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Errors and design flaws are very common in spreadsheets and it is important to be aware of steps that can be taken to design more reliable and robust models. Excel includes some tools which can be used to investigate spreadsheets and clarify the processes and calculations being performed.
A section of the Formulas ribbon contains tools to help interrogate cells and worksheets to find the order and flow of data through a model.
Trace Precedents - if the current cell contains a formula, arrows will be drawn leading back to the source cells.
Trace Dependents - arrows will be drawn from the current cell to any other cells that incorporate it into their formulas.
Remove Arrows - either remove all arrows or just those associated with precedents or dependents.
Show Formulas - displays all formulas in the current worksheet.
Error Checking - contains 3 options. Error Checking will identify any cells which contain errors such as #VALUE! and help you fix the formulas. If you select a cell containing an error, Trace Errors will display arrows to precedents. The Circular References option will list any cells containing formulas which use a range that includes that same cell.
Evaluate formula - a dialog box helps you analyse the parts of a complex formula.
Other tools which were included on the Auditing toolbar in previous versions of Excel are now to be found in different ribbon locations.
Adding a comment to the current cell ([Review] Comments | Insert Comment) lets you describe the purpose of a formula or to note the source of piece of information. A comment will only appear when the mouse cursor hovers over a particular cell and cells containing a comment are marked with a small red triangle in the top right hand corner of a cell. To Edit or Delete a comment, select the option from the smart menu that appears when you click on the cell with the right mouse button.
Data validation - Rules can be defined which specify appropriate values for a range of cells ([Data] Data Tools | Data Validation). Once these have been set, users will be prevented from entering inappropriate values. The ribbon option to Circle Invalid Data will highlight any existing cell values which fail Data Validation rules that have been defined for the current range. Although the validation rules prevent you from typing an illegal value into a cell, a formula may produce an exceptional value. For example, if all values in a range must be less than 50, a total of several other values may break the rule.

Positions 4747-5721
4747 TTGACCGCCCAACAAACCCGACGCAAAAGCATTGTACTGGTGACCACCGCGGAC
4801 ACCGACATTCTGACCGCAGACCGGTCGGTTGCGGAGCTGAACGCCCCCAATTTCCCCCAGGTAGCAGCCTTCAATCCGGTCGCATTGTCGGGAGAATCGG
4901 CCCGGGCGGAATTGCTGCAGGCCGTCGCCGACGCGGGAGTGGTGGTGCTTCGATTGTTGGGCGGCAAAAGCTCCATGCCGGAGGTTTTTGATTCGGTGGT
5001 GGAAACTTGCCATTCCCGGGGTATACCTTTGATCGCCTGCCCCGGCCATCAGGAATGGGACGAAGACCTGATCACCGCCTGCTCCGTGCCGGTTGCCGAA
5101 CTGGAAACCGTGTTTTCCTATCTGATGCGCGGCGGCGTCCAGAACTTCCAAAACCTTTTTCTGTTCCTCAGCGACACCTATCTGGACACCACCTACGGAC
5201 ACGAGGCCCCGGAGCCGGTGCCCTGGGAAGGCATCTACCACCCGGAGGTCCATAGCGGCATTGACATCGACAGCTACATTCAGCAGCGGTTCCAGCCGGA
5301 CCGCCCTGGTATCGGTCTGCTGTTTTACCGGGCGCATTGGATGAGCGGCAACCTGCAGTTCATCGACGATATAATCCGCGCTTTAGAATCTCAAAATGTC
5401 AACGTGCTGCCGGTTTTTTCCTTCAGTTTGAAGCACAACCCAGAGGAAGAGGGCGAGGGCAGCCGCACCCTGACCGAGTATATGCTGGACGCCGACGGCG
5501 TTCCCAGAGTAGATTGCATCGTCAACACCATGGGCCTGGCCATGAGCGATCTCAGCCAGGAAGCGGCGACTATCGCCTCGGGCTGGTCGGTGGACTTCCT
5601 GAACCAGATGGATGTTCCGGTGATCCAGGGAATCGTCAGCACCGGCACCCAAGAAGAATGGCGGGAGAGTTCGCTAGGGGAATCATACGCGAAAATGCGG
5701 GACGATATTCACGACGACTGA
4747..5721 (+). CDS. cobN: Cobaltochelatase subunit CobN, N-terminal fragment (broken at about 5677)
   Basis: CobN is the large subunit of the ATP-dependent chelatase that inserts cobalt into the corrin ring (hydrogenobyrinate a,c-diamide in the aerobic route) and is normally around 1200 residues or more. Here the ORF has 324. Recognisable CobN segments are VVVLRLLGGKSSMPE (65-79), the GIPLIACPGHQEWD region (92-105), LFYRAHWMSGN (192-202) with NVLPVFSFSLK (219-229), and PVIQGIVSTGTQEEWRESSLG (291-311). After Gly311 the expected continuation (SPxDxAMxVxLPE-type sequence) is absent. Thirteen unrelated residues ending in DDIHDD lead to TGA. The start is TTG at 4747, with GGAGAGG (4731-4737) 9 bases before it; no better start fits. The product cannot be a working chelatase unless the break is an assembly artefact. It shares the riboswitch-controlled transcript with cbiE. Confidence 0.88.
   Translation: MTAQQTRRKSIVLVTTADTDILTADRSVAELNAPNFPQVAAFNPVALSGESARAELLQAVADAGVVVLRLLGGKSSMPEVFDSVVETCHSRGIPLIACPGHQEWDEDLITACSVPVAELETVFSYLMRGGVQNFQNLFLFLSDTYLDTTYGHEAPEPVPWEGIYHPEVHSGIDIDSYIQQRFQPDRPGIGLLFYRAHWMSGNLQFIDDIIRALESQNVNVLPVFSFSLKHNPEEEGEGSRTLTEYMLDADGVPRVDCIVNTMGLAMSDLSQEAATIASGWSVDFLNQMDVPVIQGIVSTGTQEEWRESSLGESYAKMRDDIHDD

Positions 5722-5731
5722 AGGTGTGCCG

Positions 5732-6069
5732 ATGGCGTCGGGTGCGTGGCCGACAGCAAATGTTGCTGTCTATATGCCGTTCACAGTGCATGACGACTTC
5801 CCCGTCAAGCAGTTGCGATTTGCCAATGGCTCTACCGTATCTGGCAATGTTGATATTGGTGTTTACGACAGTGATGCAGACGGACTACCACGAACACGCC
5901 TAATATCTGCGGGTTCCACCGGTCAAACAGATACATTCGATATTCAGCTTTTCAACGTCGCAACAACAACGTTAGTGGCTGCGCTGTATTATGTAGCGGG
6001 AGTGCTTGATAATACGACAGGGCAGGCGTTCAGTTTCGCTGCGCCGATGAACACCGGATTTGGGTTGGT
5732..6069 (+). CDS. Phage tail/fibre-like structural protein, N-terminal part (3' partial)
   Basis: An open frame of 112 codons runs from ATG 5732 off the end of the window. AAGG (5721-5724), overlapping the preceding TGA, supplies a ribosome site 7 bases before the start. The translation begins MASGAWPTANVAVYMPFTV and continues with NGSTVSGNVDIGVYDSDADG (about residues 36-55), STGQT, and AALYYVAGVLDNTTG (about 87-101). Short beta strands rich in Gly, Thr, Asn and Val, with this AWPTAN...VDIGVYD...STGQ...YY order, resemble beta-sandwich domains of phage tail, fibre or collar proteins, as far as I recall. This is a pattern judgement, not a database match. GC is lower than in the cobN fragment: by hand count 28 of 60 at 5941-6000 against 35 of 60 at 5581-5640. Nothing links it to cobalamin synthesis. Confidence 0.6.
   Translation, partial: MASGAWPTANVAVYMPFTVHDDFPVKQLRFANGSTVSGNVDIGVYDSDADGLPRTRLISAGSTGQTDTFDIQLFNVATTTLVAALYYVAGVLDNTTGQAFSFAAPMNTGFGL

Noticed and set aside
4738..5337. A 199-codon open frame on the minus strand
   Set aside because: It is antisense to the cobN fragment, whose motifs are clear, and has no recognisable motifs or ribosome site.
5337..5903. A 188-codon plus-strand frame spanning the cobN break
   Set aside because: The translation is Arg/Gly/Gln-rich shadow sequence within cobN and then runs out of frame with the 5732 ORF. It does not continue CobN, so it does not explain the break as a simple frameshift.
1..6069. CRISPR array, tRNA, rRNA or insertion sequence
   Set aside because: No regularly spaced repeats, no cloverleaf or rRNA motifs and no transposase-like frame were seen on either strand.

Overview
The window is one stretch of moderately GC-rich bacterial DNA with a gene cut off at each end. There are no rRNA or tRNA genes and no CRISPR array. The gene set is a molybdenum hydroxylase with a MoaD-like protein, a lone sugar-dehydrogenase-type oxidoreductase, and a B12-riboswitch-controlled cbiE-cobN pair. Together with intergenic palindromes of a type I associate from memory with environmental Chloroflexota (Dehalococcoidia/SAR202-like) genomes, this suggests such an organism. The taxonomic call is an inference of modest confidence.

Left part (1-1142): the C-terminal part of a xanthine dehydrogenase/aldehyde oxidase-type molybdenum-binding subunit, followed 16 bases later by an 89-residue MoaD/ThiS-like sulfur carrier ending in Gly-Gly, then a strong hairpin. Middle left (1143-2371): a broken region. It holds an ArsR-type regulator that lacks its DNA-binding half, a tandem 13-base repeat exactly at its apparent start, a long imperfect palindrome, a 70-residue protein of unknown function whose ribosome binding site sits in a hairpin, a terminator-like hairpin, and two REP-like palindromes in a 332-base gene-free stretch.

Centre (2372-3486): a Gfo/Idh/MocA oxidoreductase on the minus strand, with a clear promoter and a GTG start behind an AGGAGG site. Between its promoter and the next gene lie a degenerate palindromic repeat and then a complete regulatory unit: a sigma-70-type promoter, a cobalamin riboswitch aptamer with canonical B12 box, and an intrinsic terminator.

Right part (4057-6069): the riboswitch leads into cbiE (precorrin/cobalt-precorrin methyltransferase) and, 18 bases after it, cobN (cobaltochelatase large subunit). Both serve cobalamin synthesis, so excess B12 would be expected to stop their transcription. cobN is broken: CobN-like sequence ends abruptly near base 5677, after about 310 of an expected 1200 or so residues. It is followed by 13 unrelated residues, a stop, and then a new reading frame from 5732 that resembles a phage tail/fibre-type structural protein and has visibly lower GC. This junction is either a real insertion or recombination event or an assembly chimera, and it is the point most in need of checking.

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Occasionally a spreadsheet opens and a dialog box informs the user that the 'workbook contains links to information in another workbook ... Do you wish to update ...'. This can be perplexing if you have no idea which cell in your model is linked. The ribbon option [Data] Connections | Connections lists the source of any links. Another way of finding an external link is to select one or more worksheets and then choose [Home] editing | Find and Replace. In the Find dialog box type .xls and then <Find Next>.
It may improve the clarity of your spreadsheet if all cells containing formulas are coloured in a particular way. Select [Home] editing | Find and Replace | Formulas. All such cells on the current sheet will be selected. Then choose a fomatting option to add any font, border or patterns to the selected cells.
A spreadsheet can be made much easier to understand and audit by using named cells to define important and commonly used variables. Numbers representing values such as the inflation rate, the current period number or a tax rate can all be given names which are then used in formulas instead of a distant cell reference.
To name the current cell (or range) simply type a name into the 'Name Box' (located to the left of the formula bar). Cell names can also be added, modified and deleted from the ribbon section [Formulas] Defined Names. A name can then be used throughout your spreadsheet as an alternative to the cell reference. E.g. = SUM(F20:F40) * My_Int_Rate.
[Tips on design and a tool for checking spreadsheets ...]
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